Churchyard trees


The type of trees found in churchyards will vary depending on the region, climate and local traditions. Some common species that may be found in churchyards include:

Yew (Taxus baccata)

A traditional tree found in many British churchyards. Yew trees are often very old and have great cultural significance. They are evergreen and can live for centuries. Yew trees have a long history of symbolism in Christianity and other religions and are often associated with the resurrection and eternal life. Yew wood has been used for various purposes throughout history, including making longbows, furniture and carvings. Often they were planted in churchyards to benefit the community.

Oak (Quercus robur)

Another traditional tree in British churchyards, oaks are a symbol of strength and longevity. They are deciduous and can live for hundreds of years.

Beech (Fagus sylvatica)

This tree is known for its smooth grey bark and oval shaped leaves with wavy edges. Beeches are often planted in avenues and can form a majestic canopy over a churchyard.

Lime (Tilia spp)

A tree known for its fragrant flowers and heart shaped leaves. Limes can be very large and are often found in the centre of a churchyard.

Ash (Fraxinus excelsior)

Ash trees have characteristic black buds and diamond shaped bark. They can grow tall and provide a good habitat for birds.

What trees does our churchyard hold?

A particularly fine example of a Juniper (Juniperus communis) can be found on the North side of the church. Junipers have always had a close association with churchyards because of their historical and symbolic significance and are associated with protection, purification, and spiritual guidance. They were also believed to protect against evil spirits and as such, were often planted near entrances to churches and monasteries.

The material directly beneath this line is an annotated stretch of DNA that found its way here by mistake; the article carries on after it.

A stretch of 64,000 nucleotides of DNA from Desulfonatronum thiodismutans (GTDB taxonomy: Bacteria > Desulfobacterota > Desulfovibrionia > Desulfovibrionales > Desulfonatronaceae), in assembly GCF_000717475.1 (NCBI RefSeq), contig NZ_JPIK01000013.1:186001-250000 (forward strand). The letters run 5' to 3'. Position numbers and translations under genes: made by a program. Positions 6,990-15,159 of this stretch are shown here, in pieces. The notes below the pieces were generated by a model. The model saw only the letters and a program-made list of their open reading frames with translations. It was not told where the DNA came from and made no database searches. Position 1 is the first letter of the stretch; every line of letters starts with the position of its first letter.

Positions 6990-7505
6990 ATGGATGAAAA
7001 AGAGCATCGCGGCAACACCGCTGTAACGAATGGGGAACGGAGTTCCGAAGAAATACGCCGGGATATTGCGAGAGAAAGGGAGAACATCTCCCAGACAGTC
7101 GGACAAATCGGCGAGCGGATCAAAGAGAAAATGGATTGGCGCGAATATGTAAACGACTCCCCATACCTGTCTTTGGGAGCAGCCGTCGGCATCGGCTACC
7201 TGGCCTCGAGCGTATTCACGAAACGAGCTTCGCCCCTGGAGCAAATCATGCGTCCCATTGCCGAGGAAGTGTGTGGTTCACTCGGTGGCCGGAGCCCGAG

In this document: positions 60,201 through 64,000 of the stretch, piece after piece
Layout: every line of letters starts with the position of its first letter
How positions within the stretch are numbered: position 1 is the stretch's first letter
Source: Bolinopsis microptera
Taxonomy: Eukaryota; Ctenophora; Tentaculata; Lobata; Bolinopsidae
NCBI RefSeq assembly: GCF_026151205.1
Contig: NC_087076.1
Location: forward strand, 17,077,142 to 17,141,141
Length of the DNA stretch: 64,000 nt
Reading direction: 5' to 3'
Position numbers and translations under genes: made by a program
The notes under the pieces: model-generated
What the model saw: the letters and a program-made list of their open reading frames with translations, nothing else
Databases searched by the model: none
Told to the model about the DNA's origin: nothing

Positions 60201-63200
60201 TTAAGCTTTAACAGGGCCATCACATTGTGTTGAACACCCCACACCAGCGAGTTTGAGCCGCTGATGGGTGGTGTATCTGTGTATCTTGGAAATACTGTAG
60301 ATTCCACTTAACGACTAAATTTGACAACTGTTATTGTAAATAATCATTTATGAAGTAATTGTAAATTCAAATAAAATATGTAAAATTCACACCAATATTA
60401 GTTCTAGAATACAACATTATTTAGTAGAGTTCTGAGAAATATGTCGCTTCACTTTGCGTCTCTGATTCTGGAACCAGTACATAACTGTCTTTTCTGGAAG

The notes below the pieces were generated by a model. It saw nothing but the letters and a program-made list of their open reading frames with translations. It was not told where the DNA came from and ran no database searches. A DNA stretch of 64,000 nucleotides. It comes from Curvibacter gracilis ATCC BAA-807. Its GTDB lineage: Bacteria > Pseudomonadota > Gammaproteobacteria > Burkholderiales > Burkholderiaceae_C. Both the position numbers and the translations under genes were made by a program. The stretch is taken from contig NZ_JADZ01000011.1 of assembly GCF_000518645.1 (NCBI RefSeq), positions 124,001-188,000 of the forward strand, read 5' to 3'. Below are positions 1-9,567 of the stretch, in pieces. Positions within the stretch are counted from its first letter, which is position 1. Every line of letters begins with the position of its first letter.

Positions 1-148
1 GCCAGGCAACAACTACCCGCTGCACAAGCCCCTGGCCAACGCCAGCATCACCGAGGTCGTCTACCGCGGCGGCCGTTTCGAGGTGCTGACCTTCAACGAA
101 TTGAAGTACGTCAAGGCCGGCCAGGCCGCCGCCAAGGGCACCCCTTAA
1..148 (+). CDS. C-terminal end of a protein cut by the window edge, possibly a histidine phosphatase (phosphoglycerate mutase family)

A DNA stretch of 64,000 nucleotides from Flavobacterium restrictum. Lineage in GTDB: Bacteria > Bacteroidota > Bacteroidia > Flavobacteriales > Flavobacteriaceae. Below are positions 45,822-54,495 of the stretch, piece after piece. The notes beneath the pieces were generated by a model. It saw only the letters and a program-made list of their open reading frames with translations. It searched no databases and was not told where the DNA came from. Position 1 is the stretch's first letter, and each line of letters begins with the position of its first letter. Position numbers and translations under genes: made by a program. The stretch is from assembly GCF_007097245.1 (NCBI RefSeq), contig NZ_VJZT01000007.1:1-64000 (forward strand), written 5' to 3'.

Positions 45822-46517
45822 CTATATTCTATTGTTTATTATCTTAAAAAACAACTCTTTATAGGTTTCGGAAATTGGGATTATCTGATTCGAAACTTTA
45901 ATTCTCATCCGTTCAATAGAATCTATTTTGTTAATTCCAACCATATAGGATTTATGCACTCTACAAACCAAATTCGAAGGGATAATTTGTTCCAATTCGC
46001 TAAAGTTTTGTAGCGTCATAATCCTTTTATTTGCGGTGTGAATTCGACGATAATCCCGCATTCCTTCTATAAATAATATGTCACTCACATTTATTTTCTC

They also have practical uses in churchyards being hardy, low maintenance plants that can withstand a variety of environmental conditions, making them well suited for cemetery landscaping. Additionally, the berries of some juniper species were used in the making of medicines.

The northern corner of the churchyard is dominated by a large Horse Chestnut (Aesculus hippocastanum), the ‘conker’ tree of everyone’s youth. These large, deciduous spreading trees can be found in churchyards for a variety of reasons, one being ornamental. Not only do they produce beautiful showy flowers resembling white candles in spring, but the large, attractive leaves provide shade during the summer months. It must be very relaxing to sit underneath one listening to the hum and buzz of insects, in particular the Honey Bee which is associated with Horse Chestnuts.

Again, they have historical significance when associated with churchyards. Introduced to Europe in the 16th century from the Balkans, they quickly became popular ornamental features in gardens, public spaces and in churchyards where they became associated with European cultural and religious traditions.

Elsewhere along the borders of St John’s churchyard can be found Silver Birch (Betula pendula), Sycamore (Acer pseudoplatanus), and Oak, or to give it its proper title Pendunculate Oak (Quercus robur).


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